The State Senate refused today to reinstate Maryland's motorcycle helmet law as several lawmakers scoffed at safety studies purporting to show that helmets save lives and declared that basic freedoms were at stake.

The 24-to-23 vote to scuttle the proposal to require helmets came shortly after Gov. Harry Hughes remarked at a press conference that he had lobbied for the measure and confidently predicted its adoption.

Those supporting the attempt to restore the helmet law, which was in effect from 1968 to 1979, cited a study showing that there was a 50 percent increase in motorcycle fatalities in the year following the law's repeal. It also showed that 61 of the 95 persons who died in motorcycle accidents last year were not wearing helmets.

These figures were attacked by opponents of the law, who said they fail to take into account a recent large increase in motorcycling in the state, reflected by higher registration figures.

Several senators also advanced more basic arguments.

"We can't take away the right to be stupid," said Sen. Julian L. Lapides (D-Baltimore).

"How far can we intrude into the lives of the citizens of this state and this country?" asked Sen. Clarence M. Mitchell III (D-Baltimore). "Are you gonna say wear a helmet walking up the stairs? Or seat belts in the kitchen?"

The Senate action came on a vote to reconsider a roll call earlier this week in which the measure unexpectedly failed, also by a single vote.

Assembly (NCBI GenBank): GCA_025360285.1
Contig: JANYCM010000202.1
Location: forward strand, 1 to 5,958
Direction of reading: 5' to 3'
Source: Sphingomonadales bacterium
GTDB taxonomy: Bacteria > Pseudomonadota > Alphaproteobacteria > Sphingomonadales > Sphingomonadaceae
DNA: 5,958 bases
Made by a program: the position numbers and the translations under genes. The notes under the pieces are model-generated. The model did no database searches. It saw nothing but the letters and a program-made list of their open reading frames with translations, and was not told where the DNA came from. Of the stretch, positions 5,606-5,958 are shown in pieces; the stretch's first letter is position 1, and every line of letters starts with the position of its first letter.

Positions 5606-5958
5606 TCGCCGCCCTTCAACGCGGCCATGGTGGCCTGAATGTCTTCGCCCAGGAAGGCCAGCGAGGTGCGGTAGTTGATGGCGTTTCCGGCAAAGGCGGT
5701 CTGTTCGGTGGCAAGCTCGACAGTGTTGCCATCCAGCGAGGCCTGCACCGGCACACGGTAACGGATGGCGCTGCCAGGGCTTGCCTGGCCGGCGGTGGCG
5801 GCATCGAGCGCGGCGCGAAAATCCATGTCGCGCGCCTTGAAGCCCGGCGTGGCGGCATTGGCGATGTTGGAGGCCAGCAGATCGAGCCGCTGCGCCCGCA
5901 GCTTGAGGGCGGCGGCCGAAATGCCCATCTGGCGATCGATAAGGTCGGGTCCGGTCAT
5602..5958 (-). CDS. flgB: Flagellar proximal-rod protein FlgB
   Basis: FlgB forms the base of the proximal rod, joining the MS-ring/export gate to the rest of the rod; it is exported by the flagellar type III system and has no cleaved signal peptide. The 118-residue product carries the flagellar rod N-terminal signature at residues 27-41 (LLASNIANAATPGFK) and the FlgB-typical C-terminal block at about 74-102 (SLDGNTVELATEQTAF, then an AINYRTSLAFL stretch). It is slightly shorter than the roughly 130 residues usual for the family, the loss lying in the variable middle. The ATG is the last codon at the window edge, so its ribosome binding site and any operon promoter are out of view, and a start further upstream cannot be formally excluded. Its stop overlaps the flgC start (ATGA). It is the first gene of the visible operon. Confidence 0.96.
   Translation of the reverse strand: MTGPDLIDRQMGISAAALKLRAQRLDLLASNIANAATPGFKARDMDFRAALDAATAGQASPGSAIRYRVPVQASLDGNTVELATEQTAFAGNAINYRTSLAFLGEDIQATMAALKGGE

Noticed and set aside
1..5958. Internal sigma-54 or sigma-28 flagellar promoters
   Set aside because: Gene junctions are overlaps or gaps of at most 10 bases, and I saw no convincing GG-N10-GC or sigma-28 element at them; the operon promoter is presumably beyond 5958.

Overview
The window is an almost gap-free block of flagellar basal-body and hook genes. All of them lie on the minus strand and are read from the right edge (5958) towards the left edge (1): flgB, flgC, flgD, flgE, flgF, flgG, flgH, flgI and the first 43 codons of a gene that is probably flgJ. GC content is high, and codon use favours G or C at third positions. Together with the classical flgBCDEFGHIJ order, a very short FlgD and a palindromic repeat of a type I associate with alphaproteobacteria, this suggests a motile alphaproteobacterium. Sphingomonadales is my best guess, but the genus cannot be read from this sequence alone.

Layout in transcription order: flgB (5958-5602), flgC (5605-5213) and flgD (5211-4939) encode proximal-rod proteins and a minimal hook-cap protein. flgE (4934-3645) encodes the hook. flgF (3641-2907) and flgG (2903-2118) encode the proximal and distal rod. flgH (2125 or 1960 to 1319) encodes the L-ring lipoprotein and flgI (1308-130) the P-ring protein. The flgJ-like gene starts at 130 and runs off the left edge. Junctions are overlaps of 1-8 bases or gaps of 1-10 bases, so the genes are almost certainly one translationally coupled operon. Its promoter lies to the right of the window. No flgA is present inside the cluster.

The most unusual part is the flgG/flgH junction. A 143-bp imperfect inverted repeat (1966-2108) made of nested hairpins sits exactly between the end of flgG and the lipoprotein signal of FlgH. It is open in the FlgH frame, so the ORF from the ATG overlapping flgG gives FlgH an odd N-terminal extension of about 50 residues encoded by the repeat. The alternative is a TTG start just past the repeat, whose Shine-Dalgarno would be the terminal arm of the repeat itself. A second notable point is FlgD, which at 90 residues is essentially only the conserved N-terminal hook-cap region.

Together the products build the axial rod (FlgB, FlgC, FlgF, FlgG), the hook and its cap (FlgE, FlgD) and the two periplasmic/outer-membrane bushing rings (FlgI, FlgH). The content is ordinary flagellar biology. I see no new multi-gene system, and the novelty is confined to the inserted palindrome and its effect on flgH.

The measure had widespread support from state health groups but was vigorously opposed by motorcyclists who showed up in large numbers during hearings to lobby against it. Nonetheless, the bill had been expected to pass the Senate and then face tough going in the House.

At his regular press conference today, two hours before the vote, Hughes told reporters, "We have been talking to people, and I think you'll see that the bill will pass today."

When it didn't, Hughes' press aide Gene Oishi said, "It was his impression we had the bill." Two senators who voted against it Tuesday supported it today, he noted, "and we assumed no defections. It's embarrassing, isn't it?"

Today's vote followed an hour-long debate during which lawmakers held aloft helmets as they expressed differing views. "This helmet saved the life of somebody I know," said Sen. Francis X. Kelly (D-Carroll-Baltimore County).

Sen. Peter Bozick (D-Prince George's), who fought for repeal two years ago, also had a helmet. He said it would narrow peripheral vision and cause a loss in hearing that could jeopardize the wearer's safety.

"I could produce evidence to show helmets or seat belts kill people," Bozick said. "Who wants to look at statistics? The main thing I'm interested in are rights . . . the basic right of an individual to do something unto himself?"

Robert E. Stroble (D-Baltimore County) raised another problem for helmet wearers, should the bill pass. "What do you do with it if you stop?" he said.

Mitchell, the Baltimore senator, sketched a picture of a suffering cyclist heading for Ocean City on a hot summer day. "Can you imagine," he asked, "it being 102 degrees, bumper to bumper going to Ocean City and you can't take off the helmet?"

After the vote, Sen. Sidney Kramer (D-Montgomery), said the bill's demise "translates into lost lives." He said he would bring the bill back for consideration next year.